Presentation: Protein Deacetylase Inhibitors Suppress Inflammatory Cytokine Production by Human Macrophages and Induce Apoptosis (2007)

145 Protein Deacetylase Inhibitors Suppress Inflammatory Cytokine Production by Human Macrophages and Induce Apoptosis

Purpose: Histone hyperacetylation promotes inflammatory gene transcription, and depressed histone deacetylase (HDAC) activity in rheumatoid arthritis (RA) synovial tissue has been proposed to contribute to disease pathology (1). Counter-intuitively, HDAC inhibitors are protective in animal models of RA. The purpose of this study was to examine the effect of HDAC inhibitors on human macrophage activation and survival.
Methods: Human macrophages were generated by culture of healthy donor peripheral blood-derived monocytes in GM-CSF, or purified from RA patient synovial fluid. Macrophages were then incubated in medium alone, or in medium containing increasing concentrations of trichostatin A (TSA, HDAC inhibitor) or nicotinamide (NAD, inhibitor of NADPH-dependent non-histone deacetylases), in the absence or presence of IL-1beta or TNF-alpha stimulation. Apoptosis was assessed by Annexin V/propidium iodide staining and FACS analysis. Macrophage IL-6 production was measured by ELISA. Acetylation of cellular proteins was assessed by immunoblotting of macrophage lysates with anti-acetyl-lysine antibodies.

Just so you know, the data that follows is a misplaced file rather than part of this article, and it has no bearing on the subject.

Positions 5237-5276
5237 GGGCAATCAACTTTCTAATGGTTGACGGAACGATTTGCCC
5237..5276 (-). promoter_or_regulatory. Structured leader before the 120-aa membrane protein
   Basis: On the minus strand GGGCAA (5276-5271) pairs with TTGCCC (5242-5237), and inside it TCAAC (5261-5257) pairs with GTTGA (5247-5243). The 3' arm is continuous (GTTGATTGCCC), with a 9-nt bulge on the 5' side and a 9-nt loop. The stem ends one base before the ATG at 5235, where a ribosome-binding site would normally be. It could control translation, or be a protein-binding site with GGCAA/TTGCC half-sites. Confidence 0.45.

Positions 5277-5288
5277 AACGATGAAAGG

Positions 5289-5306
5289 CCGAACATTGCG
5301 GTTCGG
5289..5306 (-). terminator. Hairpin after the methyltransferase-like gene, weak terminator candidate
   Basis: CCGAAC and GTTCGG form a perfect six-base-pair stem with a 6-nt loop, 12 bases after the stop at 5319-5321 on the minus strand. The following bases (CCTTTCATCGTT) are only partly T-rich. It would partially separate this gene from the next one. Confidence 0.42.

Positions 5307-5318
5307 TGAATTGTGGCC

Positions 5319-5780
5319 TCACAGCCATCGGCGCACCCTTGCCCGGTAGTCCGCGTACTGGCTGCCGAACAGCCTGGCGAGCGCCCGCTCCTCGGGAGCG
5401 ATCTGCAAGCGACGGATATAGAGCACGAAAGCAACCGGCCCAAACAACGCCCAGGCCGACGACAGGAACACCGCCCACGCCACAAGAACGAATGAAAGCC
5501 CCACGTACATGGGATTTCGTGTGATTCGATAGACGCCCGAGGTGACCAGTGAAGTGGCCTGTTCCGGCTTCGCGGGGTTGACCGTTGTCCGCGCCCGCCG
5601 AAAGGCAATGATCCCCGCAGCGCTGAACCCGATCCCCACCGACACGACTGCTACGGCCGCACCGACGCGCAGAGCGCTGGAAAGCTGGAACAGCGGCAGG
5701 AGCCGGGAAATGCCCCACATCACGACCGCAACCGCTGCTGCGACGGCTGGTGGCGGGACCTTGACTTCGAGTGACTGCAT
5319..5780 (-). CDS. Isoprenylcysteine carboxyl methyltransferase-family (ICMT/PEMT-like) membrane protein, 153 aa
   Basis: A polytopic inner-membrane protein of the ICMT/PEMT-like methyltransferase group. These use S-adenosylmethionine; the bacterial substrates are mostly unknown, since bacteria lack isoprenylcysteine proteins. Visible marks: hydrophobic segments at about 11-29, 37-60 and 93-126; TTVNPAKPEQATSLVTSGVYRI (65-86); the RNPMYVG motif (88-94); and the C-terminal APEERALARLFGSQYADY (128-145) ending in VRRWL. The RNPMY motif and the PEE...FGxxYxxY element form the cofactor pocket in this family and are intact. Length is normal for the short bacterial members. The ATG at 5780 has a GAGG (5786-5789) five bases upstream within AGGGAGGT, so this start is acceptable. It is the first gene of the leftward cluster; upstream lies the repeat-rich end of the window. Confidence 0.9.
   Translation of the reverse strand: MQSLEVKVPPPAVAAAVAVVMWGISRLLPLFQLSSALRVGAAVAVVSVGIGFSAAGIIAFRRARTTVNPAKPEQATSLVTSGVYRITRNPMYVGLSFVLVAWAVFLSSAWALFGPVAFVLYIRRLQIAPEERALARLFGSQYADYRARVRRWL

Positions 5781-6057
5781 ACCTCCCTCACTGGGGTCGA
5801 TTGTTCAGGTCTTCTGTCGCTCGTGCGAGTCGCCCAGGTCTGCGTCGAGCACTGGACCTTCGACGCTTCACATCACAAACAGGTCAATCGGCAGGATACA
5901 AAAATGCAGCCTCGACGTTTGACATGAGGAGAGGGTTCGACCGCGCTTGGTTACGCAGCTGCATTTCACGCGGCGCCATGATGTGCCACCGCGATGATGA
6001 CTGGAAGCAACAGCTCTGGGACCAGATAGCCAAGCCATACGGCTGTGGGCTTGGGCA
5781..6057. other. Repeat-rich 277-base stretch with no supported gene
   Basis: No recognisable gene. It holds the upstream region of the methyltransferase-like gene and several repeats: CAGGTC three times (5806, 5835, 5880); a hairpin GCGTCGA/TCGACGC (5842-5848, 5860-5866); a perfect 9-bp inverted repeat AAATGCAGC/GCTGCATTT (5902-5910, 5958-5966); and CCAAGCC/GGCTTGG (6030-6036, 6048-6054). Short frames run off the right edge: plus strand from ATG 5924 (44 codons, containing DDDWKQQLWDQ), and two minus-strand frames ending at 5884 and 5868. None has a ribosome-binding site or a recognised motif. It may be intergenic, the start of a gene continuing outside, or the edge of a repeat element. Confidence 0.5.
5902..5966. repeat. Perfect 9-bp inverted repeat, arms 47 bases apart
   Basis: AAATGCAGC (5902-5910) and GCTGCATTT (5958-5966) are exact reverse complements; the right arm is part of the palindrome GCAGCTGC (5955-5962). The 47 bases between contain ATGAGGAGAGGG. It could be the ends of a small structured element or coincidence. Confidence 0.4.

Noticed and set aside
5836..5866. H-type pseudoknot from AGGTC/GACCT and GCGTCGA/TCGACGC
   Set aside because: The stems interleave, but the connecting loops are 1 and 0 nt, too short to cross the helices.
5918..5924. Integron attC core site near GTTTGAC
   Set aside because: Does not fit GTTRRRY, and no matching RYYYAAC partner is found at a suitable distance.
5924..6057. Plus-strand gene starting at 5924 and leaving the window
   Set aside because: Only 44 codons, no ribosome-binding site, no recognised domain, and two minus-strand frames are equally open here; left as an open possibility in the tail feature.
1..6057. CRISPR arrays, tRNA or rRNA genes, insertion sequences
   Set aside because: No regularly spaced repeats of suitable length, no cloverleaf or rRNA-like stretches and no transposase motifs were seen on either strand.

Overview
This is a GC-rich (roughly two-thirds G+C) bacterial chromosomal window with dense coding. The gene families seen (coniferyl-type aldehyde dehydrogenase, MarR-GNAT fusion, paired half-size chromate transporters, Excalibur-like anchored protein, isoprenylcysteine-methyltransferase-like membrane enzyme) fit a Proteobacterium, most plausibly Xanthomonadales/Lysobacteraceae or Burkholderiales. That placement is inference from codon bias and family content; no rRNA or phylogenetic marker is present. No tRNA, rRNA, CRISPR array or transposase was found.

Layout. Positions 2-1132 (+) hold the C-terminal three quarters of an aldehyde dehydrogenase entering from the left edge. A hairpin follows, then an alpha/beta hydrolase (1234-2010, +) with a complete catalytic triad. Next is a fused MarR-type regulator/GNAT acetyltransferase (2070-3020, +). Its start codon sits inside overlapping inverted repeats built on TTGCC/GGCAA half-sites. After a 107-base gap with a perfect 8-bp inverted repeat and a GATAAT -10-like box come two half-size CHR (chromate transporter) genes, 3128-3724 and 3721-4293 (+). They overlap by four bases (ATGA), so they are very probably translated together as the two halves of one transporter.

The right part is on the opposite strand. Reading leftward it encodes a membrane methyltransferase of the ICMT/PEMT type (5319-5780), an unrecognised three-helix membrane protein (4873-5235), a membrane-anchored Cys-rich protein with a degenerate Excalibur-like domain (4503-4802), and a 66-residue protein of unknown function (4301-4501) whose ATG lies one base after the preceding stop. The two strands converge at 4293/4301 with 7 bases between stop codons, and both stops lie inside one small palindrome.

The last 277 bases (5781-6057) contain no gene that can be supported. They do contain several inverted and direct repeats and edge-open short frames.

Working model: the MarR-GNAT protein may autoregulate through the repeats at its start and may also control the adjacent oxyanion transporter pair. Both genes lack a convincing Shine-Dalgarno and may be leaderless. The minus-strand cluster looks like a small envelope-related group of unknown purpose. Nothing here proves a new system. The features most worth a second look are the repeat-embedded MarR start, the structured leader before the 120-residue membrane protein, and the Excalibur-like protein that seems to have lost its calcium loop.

Results: Both TSA and NAD induced significant dose-dependent apoptosis in macrophages. Maximal apoptosis was observed at the highest dosages tested (TSA - 2 micromolar, 26% apoptosis, sem ± 3; NAD - 20 mM, 14% ± 2) as compared to control (5% ± 1; p< 0.001). RA SF macrophages were highly sensitive to apoptosis induced by TSA (90% ± 2) and NAD (95% ± 3). Unexpectedly, both TSA (0.25 micromolar) and NAD (10 mM) almost completely blocked TNF-induced IL-6 production in macrophages, at concentrations insufficient to induce apoptosis. Both TSA and NAD treatment was accompanied by rapid acetylation of non-histone proteins in macrophages.
Conclusions: Inhibition of HDAC and non-histone deacetylase activity in human macrophages promotes cellular apoptosis, and blocks rather than enhances inflammatory cytokine production. These effects may be mediated by hyperacetylation of non-histone proteins. Our results indicate that inhibition of HDAC activity may have therapeutic potential in RA.
This research was made possible by funding from the Dutch Arthritis Association.
(1) Huber LC et al (2007). Histone deacetylase/acetylase activity in total synovial tissue derived from rheumatoid arthritis and osteoarthritis patients. Arthritis Rheum 56:1087.

 A. Grabiec, None; S. Krausz, None; M.E. Sanders, None; D. Groot, None; P.P. Tak, None; K.A. Reedquist, None.